In 2013, the Office of Management and Budget (OMB) released a memo recognizing open data as “a valuable natural resource and a strategic asset to the U.S. Government, its partners, and the public…[which] strengthens our democracy and promotes efficiency and effectiveness in government, but also has the potential to create economic opportunity and improve citizens’ quality of life. In 2018, the President’s Management Agenda featured open data under cross-agency priority (CAP) goal #2, “Leveraging Data As a Strategic Asset.
The U.S. Congress has continued efforts to modernize federal information management practices by enacting two major open data laws: The Digital Accountability and Transparency Act (DATA) of 2014,20 and the Foundations for Evidence-Based Policymaking (or the “Evidence Act”) Act of 2018.21
- The DATA Act, the first national open data law, requires Treasury and OMB to establish
government-wide data standards of federal spending data. This data is published in a public database at USAspending.gov;
- The Evidence Act required federal agencies to publish and provide public access to government data assets in a machine-readable format to the public. The law also established the role of Chief Data Officers (CDO) across federal agencies to implement and oversee data governance requirements.
In June 2019, OMB issued a draft “Year-1 Action Plan” of the first government-wide Federal Data Strategy. The Federal Data Strategy seeks to incorporate the goals and requirements of the Evidence Act and the President’s Management Agenda CAP #2.
Australia’s experience in leveraging open data to reform its regulatory compliance regime may be instructive to the United States. A 2006 report found that, “regulatory compliance [requirements] cost Australian business tens of millions of dollars,” and diverted resources from core business activities.23 In response, the Australian government established the Standard Business Reporting (SBR) system to ease regulatory compliance burdens.24 SBR is administered on a voluntary basis and is considered by some to be the “gold standard” of regulatory modernization efforts.25 Under the SBR system, multiple regulatory agencies operate under a streamlined reporting process with a similar taxonomy. To date, SBR has reduced the number of unique reporting terms across reporting forms “from almost 35,000 to less than 7,000 unique terms,”26 saving regulated entities a projected $1 billion (in Australian dollars) in compliance costs from 2016 to 2017.27 97 percent of the $1 billion is estimated as savings to small businesses.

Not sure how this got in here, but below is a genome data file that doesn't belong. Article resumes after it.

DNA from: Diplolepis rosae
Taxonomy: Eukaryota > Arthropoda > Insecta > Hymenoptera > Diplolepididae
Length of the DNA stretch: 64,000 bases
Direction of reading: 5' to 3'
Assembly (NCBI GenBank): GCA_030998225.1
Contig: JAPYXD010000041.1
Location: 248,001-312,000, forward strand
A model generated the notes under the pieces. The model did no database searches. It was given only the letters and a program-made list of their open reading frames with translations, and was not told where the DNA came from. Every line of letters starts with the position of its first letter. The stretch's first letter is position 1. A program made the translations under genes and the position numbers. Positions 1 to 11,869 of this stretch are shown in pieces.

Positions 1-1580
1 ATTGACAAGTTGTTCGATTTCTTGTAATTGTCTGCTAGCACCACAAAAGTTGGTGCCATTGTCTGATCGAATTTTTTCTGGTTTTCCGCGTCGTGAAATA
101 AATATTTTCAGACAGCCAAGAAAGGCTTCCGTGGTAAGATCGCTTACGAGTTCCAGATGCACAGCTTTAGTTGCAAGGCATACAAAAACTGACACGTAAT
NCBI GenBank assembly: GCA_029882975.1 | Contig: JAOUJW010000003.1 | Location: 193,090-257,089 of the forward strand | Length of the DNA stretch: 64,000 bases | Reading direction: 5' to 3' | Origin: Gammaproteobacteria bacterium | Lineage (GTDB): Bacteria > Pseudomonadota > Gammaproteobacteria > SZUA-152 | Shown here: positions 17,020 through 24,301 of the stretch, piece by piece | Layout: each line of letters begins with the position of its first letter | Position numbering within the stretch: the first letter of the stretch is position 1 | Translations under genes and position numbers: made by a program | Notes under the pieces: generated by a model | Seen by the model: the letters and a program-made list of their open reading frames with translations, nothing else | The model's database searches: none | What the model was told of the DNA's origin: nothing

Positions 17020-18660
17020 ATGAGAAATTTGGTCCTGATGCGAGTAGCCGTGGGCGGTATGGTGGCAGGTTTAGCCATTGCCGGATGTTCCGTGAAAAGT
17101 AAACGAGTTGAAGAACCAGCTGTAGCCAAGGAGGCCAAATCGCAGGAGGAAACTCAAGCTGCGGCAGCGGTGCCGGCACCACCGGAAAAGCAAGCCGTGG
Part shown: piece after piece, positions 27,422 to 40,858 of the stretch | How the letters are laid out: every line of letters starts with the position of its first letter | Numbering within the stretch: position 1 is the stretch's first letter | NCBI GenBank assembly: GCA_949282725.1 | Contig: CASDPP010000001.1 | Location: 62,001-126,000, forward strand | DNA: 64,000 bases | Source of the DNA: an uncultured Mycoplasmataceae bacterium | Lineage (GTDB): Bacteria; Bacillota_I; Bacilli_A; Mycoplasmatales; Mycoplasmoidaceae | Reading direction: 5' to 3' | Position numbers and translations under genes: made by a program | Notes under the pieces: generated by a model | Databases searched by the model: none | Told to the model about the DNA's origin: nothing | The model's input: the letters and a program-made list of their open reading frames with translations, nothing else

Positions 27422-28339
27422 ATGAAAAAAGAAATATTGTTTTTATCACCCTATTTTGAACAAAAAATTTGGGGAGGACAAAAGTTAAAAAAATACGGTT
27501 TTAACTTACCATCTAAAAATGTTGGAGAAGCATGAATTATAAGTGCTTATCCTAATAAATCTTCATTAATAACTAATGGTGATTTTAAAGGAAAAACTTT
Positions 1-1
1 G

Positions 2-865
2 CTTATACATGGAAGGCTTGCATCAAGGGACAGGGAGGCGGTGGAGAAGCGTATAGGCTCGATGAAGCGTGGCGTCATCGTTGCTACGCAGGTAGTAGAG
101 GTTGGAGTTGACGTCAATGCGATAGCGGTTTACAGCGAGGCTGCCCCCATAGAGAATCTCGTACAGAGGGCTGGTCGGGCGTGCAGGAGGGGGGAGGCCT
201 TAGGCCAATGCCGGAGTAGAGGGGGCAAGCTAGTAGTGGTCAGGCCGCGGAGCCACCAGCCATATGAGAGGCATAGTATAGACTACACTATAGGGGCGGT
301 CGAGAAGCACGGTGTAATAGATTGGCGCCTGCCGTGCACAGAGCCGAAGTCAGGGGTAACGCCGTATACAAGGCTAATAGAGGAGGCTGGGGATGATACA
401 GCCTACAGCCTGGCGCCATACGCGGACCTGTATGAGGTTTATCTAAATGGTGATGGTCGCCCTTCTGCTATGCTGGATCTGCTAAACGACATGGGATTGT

CONSTITUTIONAL AUTHORITY AND REPUBLICAN PRINCIPLES
Congress has the authority to address data standards as a matter of interstate commerce30 since many financial institutions operate across state lines.
Congress must modernize government operations and facilitate data-driven efforts to enable more informed public policy decisions.
To streamline reporting mandates and reduce compliance costs, Congress should consider policies supporting an open data framework like the Australian Standard Business Reporting model.
Additionally, Congress should consider reintroducing the Financial Transparency Act,32 which, if passed, would be the first domestic U.S. RegTech, law.33,34 The Financial Transparency Act would encourage the modernization of financial regulatory filings in a similar manner to the DATA Act for federal spending data. The measure requires eight financial regulatory agencies to establish uniform data standards for regulatory reporting and to post the information online in a publicly accessible format.
Please contact Cameron Smith or Kelsey Wall with the Republican Policy Committee at (202) 225-4921 with any questions.
Reducing the Regulatory Overload of the Financial Sector –Download [Optimized]
Reducing the Regulatory Overload of the Financial Sector –Download